Portugal Romania, Slovakia Slovenia Spain Sweden United Kingdom
Shipping terminal
The growth of world trade calls faster and cheaper customs clearance of goods, collection of taxes on goods and addressing new threats by adapting regulation capacities.
To this end,French customs offers businesses procedures that are more fully integrated with their logistical constraints, relying on a comprehensive approach to goods shipments that covers customs, tax and protection regulations.
Supporting the international competitiveness of busi-nesses is a key aspect of French customs’ regulation stra-tegy. French customs has developed a range of free online services tailored to international traders’ needs and constraints, relying on audits, partnerships and appropriate information systems.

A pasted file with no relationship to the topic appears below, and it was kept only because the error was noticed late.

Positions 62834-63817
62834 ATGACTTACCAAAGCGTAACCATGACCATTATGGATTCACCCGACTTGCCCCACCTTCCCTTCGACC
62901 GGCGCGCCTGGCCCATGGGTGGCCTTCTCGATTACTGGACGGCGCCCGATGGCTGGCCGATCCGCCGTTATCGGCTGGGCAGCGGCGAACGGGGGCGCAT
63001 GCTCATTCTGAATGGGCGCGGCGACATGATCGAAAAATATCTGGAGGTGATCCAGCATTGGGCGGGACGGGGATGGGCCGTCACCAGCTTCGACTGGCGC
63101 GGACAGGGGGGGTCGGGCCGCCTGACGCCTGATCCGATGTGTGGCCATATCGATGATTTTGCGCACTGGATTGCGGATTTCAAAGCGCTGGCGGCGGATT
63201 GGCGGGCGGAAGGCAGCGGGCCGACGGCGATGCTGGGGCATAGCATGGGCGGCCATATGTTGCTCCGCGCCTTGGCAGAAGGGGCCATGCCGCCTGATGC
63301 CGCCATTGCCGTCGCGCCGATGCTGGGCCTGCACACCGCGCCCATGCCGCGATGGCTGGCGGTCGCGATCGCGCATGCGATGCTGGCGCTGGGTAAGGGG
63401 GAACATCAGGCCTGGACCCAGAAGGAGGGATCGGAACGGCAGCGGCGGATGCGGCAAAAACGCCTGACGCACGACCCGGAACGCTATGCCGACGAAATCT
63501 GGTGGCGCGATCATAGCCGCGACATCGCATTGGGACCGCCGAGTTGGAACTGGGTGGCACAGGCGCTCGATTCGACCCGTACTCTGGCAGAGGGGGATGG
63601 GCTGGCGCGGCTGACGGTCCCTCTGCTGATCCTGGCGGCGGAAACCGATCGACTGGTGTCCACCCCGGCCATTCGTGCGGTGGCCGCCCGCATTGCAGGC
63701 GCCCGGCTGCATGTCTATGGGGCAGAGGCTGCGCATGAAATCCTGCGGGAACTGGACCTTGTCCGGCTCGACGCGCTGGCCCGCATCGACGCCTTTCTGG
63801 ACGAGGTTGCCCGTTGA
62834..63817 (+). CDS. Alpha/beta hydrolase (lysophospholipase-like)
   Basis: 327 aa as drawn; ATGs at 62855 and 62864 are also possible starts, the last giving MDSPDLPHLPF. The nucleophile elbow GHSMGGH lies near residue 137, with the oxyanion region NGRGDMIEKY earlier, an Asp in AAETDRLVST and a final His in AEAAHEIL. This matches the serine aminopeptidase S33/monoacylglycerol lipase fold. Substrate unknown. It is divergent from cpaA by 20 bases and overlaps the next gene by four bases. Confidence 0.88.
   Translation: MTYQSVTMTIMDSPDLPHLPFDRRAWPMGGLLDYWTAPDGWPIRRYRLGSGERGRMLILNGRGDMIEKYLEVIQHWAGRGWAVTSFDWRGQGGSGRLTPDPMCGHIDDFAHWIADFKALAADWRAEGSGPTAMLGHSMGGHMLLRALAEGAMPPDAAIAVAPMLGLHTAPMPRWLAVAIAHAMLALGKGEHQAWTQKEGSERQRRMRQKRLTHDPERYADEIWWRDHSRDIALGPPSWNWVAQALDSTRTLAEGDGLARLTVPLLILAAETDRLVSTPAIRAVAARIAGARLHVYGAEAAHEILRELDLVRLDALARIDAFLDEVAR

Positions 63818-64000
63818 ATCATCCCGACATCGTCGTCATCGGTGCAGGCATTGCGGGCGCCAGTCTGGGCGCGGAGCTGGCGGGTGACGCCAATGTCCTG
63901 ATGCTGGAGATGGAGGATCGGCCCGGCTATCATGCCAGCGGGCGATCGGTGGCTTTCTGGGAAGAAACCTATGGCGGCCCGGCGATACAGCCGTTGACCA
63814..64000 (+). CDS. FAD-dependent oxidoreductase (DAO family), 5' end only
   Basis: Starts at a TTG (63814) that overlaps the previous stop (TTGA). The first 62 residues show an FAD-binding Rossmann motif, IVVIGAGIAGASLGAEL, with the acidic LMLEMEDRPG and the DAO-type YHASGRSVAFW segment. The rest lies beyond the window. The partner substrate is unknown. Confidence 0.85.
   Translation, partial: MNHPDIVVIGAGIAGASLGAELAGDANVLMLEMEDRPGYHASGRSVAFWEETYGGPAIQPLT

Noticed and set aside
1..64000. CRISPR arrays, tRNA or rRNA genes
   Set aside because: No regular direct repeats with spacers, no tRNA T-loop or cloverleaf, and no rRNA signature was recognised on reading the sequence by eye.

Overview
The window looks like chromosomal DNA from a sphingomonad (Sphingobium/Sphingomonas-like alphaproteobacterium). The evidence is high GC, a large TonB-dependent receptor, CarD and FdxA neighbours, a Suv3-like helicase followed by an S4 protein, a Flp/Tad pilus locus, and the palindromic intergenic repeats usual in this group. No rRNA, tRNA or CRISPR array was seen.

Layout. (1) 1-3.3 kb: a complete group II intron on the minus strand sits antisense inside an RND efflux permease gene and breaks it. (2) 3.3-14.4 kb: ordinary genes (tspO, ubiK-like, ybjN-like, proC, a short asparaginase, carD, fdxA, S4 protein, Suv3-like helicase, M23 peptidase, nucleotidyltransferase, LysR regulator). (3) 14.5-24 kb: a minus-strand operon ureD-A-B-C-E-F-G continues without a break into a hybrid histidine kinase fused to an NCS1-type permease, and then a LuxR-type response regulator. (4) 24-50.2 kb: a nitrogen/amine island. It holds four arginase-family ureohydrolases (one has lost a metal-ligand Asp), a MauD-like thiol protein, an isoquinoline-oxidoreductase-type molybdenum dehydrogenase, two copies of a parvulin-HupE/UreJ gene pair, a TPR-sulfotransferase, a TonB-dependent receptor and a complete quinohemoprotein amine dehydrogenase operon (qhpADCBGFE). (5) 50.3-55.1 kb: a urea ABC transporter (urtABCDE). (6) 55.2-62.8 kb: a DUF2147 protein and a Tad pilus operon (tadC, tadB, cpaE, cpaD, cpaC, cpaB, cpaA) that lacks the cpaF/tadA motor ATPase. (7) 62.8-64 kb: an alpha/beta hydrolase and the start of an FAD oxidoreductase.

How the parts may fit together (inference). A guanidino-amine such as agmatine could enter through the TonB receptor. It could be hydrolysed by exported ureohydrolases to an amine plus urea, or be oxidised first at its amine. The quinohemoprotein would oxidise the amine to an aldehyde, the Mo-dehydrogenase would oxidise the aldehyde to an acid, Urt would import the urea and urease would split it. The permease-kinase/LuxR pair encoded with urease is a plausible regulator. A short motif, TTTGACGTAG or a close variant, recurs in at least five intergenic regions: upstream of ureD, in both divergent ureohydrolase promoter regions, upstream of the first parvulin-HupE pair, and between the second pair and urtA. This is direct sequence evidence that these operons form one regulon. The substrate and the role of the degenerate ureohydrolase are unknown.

Within the borderless single market area, which is open to trade with the rest of the world, customs plays a key role in fighting the major types of fraud by:  n combating the major types of illicit trafficking linked to organised crime, including trafficking in drugs, counterfeit goods, cigarettes, arms and explosives, or endangered plant and animal species;
n monitoringof harmful and toxic waste within the single market; the movement
n supervising the movement of strategic civilian and military goods, radioactive products and cultural goods, by preventing dangerous goods or goods that do not comply with European technical standards from entering France;
n fighting tax and customs fraud in the business sector;
n to the coast guard function (search and rescue, policing fisheries, contributing fight against sea pollutions, protecting the oceans, etc.); ncombating unlawful money transfers and money laundering;
n offences under ordinary law in the performance of it inspections and detecting Destruction of contraband cigarettes investigations. A seizure of cocaine
In this way, customs contributes to the safety of citizens, protects the environment, defends consumers and supports the legal economy by fighting the risks of fraud in international trade.